All of the other interviewees featured in the 1/4/04 article, however, seem to support to a greater or lesser degree the thesis that opportunities for blacks are much more limited than they actually are.

See Also:
Sun-Times Editorial 1/6/04

     "Affirmative action is not a long-term solution, but a crude legal counterweight to biases of employers and inequities in the system. While it works, as a stopgap, for now, it has been battered by legal challenges and undermined by a culture that has no answer for whites who are bypassed by minority hires and stand up and ask: Who did I oppress? Aren't I the one being discriminated against because of color?

     "Nor are whites the only ones dissatisfied by affirmative action. Many blacks rightfully feel their qualifications and hard work will always be questioned so long as other blacks are perceived as being escorted in to employment or promotion because of the color of their skin."

Last known link to editorial:

          Further, none of the other interviewees took into account the impact of three massive federal bureaucracies (EEOC, Dept. of Justice, and Dept. of Labor), and the accompanying reams of government laws, which enforce the fast-track hiring of blacks and other protected minorities in virtually all employment situations.

          For the reader who wants to bend his/her mind a little, try reading through the Feds' play book on enforcement of racial preferences.  It is called Uniform Guidelines on Employee Selection Procedures.   It is the law of the land and it states quite clearly that any job criterion or test result upon which blacks and other preferred minorities perform more poorly than whites constitutes de facto racial discrimination and must be altered in order to "pass" more minorities.

-- Tim Fay, Editor, Adversity.Net, Inc.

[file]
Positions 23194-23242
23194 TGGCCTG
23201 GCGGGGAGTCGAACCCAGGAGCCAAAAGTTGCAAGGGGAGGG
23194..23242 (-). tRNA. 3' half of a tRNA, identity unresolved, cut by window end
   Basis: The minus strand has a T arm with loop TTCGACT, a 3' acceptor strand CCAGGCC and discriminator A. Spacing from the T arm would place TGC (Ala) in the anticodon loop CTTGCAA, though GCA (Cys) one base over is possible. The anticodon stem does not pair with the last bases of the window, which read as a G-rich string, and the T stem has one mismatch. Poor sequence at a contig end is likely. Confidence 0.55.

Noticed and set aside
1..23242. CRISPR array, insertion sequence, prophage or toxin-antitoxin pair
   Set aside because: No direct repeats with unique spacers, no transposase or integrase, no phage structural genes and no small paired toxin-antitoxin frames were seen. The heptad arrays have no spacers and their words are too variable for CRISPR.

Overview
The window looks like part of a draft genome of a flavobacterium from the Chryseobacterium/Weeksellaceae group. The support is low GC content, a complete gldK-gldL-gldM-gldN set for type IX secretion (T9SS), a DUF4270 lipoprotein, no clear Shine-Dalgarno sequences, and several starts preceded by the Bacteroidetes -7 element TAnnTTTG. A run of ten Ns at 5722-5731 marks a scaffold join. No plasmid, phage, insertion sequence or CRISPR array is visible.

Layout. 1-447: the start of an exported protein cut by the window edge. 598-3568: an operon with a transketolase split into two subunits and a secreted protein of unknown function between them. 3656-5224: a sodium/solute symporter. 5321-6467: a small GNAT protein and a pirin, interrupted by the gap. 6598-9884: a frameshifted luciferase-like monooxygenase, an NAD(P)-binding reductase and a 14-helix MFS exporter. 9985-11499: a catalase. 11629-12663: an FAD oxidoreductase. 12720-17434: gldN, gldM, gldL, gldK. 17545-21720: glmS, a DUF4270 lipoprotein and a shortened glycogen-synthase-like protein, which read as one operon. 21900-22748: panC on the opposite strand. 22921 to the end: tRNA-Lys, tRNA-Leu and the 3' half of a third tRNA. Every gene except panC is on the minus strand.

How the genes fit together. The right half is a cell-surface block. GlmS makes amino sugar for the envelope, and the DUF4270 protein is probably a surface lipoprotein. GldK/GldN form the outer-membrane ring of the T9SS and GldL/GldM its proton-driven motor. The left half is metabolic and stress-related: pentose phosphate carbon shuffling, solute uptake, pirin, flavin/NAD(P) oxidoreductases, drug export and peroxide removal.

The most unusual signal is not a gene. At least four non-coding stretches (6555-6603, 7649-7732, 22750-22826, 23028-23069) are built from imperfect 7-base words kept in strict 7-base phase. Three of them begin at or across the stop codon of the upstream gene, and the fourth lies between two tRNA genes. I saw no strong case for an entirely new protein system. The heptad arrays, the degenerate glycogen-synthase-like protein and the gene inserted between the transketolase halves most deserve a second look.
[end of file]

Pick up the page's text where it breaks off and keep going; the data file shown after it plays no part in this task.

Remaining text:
Selected Excerpts from the Sun-Times Article

Headline:  Race pay gap persists at all grad levels

January 4, 2004, by Curtis Lawrence, Staff Reporter, and Art Golab contributing.

          "Even advanced academic degrees don't shrink the salary gap between the nation's black and white males, new census figures show.

          "Whether they have high school diplomas or master's degrees, black men still earn roughly 25 percent less than whites at the same education level, according to soon-to-be-released 2002 census figures.

          "The median income for a black man with a high school diploma was $27,224 in 2002. A white man with the same education made $35,738, about 24 percent more. The median income for black men with a master's degree was $50,763, compared with $69,655 for whites -- a 27 percent difference. Adversity
UP: Adversity.Net Critique and Analysis

         "One explanation for the gap is discrimination in the workplace. Others say the gap comes from the overall lower quality of education for blacks, regional disparities in pay or that blacks on average choose jobs that typically pay less, such as teaching or social work.

          "... others, such as Dave Diersen, a white accountant from Wheaton who is part of a class-action discrimination suit against the U.S. General Accounting Office, feel that there are plenty of opportunities for black men and other minorities.

          " 'I'm arguing that there is not only equality [for blacks and minorities] in the office where I worked, but that there was preferences given to minorities and females because of affirmative action mandates,' Diersen said.

          "Diersen is now treasurer of Adversity.net, a nonprofit group that promotes discussions about the impact of racial preferences. He claims he suffered under policies designed to advance minorities and women and was forced out in 1997 after complaining.

          "Economics Professor ... William R. Johnson from the University of Virginia [said that while some of the gap is due to labor market discrimination,] 'most of it is attributed to different skills they are bringing to the labor market, even if they have the same years of education.'

          "When Johnson and Neal studied the wage gap between black and white men in the mid-1990s, they reduced it to 7 percent when they took early-schooling test scores into account.

          "The gaps in [Rutgers University Professor] Rodgers studies are smaller than in the census reports because he made adjustments for regional salary disparities and other factors that may have artificially widened the gap."

Last known link to the original Sun-Times story: